“Democrats stay home when they don’t nominate someone they’re excited about,” Mr. Elkins said, rattling off unsuccessful general candidates such as former Gov. Michael Dukakis of Massachusetts, former Senator John Kerry of Massachusetts and Hillary Clinton.

“Last time we nominated someone who was more moderate,” he said. “This time we need to have someone who invigorates progressives.”

The Oklahoma visit also reignited a more controversial portion of Ms. Warren’s past. Since the beginning of her political career in 2012, she has been dogged by her previous claims of Native American ancestry, criticism of which exploded last year after Ms. Warren took a DNA test in an attempt to verify the ancestry and quell the issue.

After significant backlash, including from within the Native American community, Ms. Warren apologized for taking the test — and for identifying as “American Indian” during earlier portions of her career.

She did not refer to the issue during her speech Sunday, even when a questioner asked what she planned to do for Native communities when elected president.

Ms. Warren responded by saying she wanted to create a cabinet-level position for tribal representation. She also promised to be a president who reset the country’s relationship with Native American leaders.

“We have failed at so many times to show respect,” Ms. Warren said. “And this is a time for us as a country to reset our relationship with tribal nations.”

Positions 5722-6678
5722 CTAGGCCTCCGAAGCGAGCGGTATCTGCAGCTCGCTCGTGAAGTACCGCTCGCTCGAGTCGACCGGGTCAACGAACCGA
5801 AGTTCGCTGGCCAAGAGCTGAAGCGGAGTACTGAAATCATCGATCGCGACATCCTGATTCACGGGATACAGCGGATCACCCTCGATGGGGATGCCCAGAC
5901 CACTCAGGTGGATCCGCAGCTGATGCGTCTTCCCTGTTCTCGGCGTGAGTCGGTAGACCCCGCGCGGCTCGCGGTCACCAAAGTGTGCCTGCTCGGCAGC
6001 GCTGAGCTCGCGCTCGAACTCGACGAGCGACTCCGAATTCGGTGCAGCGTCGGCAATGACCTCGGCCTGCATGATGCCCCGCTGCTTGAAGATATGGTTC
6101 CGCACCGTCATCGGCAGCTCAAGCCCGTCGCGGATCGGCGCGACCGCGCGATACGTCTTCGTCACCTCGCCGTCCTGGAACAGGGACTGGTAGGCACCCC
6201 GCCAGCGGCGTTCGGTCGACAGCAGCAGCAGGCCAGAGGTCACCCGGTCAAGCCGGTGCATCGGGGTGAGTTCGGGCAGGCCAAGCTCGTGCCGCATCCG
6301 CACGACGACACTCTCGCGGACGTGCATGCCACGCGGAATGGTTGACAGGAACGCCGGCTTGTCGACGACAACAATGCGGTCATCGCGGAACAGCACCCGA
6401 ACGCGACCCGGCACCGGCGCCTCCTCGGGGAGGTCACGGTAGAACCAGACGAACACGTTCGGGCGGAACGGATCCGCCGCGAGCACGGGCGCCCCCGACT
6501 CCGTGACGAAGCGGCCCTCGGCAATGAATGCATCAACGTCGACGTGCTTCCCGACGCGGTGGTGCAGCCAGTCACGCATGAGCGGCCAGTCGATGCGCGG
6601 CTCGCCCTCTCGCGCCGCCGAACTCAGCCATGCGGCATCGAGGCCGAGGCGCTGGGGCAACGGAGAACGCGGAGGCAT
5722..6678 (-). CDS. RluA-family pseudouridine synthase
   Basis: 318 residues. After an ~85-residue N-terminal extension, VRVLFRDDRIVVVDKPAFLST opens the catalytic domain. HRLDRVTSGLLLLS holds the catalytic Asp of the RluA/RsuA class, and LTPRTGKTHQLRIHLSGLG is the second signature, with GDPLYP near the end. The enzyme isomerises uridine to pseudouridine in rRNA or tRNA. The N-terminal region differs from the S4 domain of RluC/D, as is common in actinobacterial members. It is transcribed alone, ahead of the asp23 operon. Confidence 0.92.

Ms. Warren also met with about one dozen Native leaders for about an hour Sunday morning. She largely focused on her policy vision, according to people familiar with the meeting, which included discussion on improving Indian Health Service; upholding the government’s solemn trust and treaty obligations to Tribal Nations; improving education for Native children; and combating the opioid and substance abuse epidemic.

The campaign said that Ms. Warren had held several meetings with Native leaders this year, across several states. In a statement, Ms. Warren’s communications director, Kristen Orthman, said “Elizabeth was grateful to meet with tribal leaders this morning to discuss ways they can work together on many important issues facing Indian Country.”

Some tribes chose not to attend. In interviews, tribal leaders cited previous commitments, and some frustration that the national attention surrounding Ms. Warren’s ancestry claim has overshadowed more pressing local issues. A spokeswoman for the Cherokee Nation, one of the tribes Ms. Warren claimed to be descended from, said its principal chief was unable to attend because of a previous commitment.

The controversy over her heritage, a big discussion point in the months before Ms. Warren announced her campaign, has rarely come up among Democratic primary voters, but would certainly be a regular target in a face-off against President Trump, who has often referred to her with the derogatory nickname “Pocahontas.”

Much more important, especially in recent months, has been Ms. Warren’s ambitious progressive proposals, in particular her stance on health care.

Mr. Buttigieg has been a leading critic of Ms. Warren’s health care proposals. In last week’s Democratic debate in Los Angeles, Ms. Warren sought to hit back, seeking to brand Mr. Buttigieg as a candidate for the wealthy and well-connected after he held a high-dollar fund-raiser in a ritzy California wine cave.

“I saw how this system works,” Ms. Warren told reporters. “And I decided when I got in the presidential race that I wanted to do better than that. And that’s why I just quit doing it. I don’t sell access to my time.”

Those are the kinds of sparring skills Ms. Warren honed at Northwest Classen. In a trophy cabinet outside the gymnasium, there was a debate trophy from 1965.

“Region I,” it read. “Class A. Liz Herring.”